New Clues Discovered to Treat Deadliest Cancers

Scientists have mapped the cascade of genetic changes that turn normal cells in the brain and pancreas into two of the most lethal cancers. The result points to a new approach for fighting tumors and maybe even catching them sooner. Genes blamed for one person's brain tumor were different from the culprits for the next patient, making the puzzle of cancer genetics even more complicated.

But Friday's research also found that clusters of seemingly disparate genes all work along the same pathways. So instead of today's hunt for drugs that target a single gene, the idea is to target entire pathways that most patients share. Think of delivering the mail to a single box at the end of the cul-de-sac instead of at every doorstep.

The three studies, published in the journals Science and Nature, mark a milestone in cancer genetics.

"This is the next wave," said Dr. Phillip Febbo of Duke University's Institute for Genome Sciences and Policy, who was not involved with the new research. "What's really important is that finding those common elements within the landscape suggests there are therapeutic interventions that can help the whole group."

Despite 30 years of laborious work, scientists until now have found only a fraction of the genetic alterations required to cause any of the 200 diseases that collectively are called cancer. Different tumors require a different domino effect of genetic changes to arise, and to determine their severity and even which treatments will work.

The new maps do not include just mutated genes. They cite missing ones, extra ones, and overactive or underactive ones, too, in the most comprehensive look ever at human tumors.

Teams led by Johns Hopkins University examined more than 20,000 genes in tumors taken from 24 pancreatic cancer patients and 22 patients with the most dangerous brain tumor, called glioblastoma multiforme. Separately, The Cancer Genome Atlas project — a government-funded network of 18 medical centers — analyzed 600 genes in glioblastomas from 206 patients.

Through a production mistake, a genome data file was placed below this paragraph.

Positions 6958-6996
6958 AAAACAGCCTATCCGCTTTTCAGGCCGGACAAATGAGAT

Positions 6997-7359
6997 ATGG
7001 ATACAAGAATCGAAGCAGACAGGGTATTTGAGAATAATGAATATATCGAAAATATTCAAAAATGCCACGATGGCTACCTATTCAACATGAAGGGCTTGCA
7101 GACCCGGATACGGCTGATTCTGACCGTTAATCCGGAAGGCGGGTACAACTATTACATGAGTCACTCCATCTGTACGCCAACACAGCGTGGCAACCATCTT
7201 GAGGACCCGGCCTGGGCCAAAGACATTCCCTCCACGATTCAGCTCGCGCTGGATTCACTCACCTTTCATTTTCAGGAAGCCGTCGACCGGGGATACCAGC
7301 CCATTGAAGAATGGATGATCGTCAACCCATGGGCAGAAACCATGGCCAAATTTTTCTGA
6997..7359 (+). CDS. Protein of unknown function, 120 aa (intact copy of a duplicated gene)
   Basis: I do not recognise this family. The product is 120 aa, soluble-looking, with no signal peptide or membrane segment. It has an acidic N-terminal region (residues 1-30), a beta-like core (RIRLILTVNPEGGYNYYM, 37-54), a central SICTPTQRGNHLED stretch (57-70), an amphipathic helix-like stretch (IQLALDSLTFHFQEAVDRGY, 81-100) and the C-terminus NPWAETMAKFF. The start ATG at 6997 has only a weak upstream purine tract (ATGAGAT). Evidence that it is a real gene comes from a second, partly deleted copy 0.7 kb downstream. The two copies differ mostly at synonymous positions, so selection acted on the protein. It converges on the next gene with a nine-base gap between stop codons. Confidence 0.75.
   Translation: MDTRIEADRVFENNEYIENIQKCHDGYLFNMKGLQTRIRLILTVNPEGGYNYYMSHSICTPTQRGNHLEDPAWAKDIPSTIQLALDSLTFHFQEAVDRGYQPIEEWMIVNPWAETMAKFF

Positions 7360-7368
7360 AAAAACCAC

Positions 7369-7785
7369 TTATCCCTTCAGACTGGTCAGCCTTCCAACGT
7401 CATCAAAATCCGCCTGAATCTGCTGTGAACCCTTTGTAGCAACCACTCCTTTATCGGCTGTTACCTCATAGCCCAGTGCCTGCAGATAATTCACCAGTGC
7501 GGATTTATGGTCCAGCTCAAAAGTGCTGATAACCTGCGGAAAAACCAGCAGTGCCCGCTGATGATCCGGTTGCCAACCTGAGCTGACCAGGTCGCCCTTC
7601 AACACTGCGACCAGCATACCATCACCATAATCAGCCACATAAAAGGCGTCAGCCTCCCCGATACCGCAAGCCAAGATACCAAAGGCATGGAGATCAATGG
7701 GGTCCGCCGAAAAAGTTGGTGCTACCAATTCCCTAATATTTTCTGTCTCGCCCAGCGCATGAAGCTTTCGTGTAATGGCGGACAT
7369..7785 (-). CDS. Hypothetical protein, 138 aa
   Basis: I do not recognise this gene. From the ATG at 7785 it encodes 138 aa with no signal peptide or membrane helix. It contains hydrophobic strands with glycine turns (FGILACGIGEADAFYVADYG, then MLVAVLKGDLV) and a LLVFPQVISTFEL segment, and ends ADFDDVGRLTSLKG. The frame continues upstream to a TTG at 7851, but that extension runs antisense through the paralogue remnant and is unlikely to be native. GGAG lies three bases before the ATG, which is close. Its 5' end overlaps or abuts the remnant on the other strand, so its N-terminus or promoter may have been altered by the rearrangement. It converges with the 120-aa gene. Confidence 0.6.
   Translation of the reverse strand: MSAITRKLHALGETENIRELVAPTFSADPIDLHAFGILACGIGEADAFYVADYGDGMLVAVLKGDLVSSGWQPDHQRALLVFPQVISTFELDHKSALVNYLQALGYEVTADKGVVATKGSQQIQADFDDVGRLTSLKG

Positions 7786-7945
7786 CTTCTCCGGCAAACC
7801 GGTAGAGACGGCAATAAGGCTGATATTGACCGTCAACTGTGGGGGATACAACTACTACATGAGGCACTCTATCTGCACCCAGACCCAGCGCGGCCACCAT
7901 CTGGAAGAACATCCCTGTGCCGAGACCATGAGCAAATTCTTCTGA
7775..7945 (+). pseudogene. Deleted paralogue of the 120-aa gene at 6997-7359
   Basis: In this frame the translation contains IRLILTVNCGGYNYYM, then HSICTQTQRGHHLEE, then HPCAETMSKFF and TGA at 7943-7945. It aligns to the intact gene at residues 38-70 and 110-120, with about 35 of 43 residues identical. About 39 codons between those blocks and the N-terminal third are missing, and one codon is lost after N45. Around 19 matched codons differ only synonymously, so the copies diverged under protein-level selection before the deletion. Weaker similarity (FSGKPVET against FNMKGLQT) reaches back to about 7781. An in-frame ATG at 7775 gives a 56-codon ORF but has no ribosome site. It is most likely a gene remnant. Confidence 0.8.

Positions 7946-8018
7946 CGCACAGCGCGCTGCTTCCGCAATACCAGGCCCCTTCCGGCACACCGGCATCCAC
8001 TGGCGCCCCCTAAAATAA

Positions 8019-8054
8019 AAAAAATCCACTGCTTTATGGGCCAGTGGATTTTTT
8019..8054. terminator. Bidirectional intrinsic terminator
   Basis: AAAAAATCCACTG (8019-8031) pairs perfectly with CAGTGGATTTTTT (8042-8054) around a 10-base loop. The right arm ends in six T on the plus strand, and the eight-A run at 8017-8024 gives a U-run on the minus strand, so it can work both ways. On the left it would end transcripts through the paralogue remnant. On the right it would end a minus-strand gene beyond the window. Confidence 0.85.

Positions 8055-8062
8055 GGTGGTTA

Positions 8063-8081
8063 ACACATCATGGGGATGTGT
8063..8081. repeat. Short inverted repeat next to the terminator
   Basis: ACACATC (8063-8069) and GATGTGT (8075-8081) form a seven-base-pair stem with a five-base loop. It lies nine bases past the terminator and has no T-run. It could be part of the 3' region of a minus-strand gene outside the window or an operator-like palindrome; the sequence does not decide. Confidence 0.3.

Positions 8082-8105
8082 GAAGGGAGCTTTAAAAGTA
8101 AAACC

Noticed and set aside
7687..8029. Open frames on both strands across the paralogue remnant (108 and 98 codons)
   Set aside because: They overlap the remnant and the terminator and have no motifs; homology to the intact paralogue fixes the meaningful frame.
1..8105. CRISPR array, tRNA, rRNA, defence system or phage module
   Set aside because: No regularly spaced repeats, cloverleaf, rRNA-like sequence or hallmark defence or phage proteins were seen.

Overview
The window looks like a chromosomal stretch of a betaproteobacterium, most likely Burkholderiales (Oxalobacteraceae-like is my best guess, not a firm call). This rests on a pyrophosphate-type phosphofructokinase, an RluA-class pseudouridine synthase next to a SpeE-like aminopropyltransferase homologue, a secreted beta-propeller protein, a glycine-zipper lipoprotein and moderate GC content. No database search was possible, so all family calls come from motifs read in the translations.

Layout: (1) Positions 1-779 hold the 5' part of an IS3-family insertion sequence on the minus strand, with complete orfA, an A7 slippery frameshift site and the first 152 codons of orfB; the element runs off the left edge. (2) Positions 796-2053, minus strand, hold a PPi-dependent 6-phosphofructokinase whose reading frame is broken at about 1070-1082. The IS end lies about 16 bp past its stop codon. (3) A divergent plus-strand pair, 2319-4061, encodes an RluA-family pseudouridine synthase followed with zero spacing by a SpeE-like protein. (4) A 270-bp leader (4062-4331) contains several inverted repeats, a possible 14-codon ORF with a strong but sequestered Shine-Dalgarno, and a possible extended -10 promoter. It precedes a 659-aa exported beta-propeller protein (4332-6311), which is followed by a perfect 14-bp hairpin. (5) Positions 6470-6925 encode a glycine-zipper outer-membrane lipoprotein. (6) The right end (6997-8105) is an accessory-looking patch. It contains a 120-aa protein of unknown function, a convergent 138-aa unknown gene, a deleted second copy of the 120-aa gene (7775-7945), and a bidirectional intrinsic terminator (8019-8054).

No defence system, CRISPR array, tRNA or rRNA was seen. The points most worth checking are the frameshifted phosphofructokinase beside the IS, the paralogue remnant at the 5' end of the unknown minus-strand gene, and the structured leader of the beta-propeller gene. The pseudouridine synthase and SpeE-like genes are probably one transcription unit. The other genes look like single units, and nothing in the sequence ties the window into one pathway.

The Hopkins teams found hundreds of genetic changes, including a particularly intriguing gene named IDH1. Twelve percent of glioblastoma patients, mostly young ones, harbored a mutated version that brought longer survival: a median of 3.8 years compared with the 1.1 years for patients without the mutation.

If additional study proves that effect, doctors soon might use an IDH1 test to help determine prognosis, said Hopkins' Dr. Victor Velculescu, who led the glioblastoma work. If so, the next question is whether certain drugs work better in those patients as well.

The bigger discovery involved cancer's genetic chaos. No tumors were identical. The typical pancreatic cancer contained 63 genetic alterations and the average brain tumor 60, Hopkins researchers reported in Science.

Fortunately, "genes don't work alone," said Hopkin's Dr. Kenneth Kinzler, who led the pancreatic work. Figure out which genes cluster in which pathways and "a simpler picture emerges."

The Hopkins team identified 12 core pathways that were abnormal in most pancreatic tumors. In Nature, The Cancer Genome Atlas researchers reported three core pathways at work in most glioblastomas.

The pathways do different things. Some allow damaged DNA to escape repair. Some switched off protective factors meant to suppress tumors.

Finding drugs that block those pathways will not be easy, said Dr. Bert Vogelstein of Hopkins and the Howard Hughes Medical Institute, who oversaw the research. They also may cause more side effects than current "targeted therapies" that work against only a specific gene defect.

But companies already are researching drugs to block a particular enzyme pathway implicated in the studies.

Also, pathway blockers should work in larger groups of patients, Vogelstein said. One particular pancreatic cancer pathway contains a variety of genes mutated in only a few people, but regardless of which gene ran amok, the whole pathway was broken in every tumor studied. "Even though it sounds complex, it's actually allowing us to simplify the complex into pathways that will allow us, I think, to truly understand cancer for the first time and take a much more rational approach to treatment," said Dr. Anna Barker of the National Cancer Institute, who co-directs the cancer atlas project. "I'm more optimistic."

Moreover, the work suggests possible ways to catch cancer earlier, by tracing mutant DNA floating through the bloodstream well before tumors themselves start to spread, Vogelstein added. "I don't think that's any longer science fiction."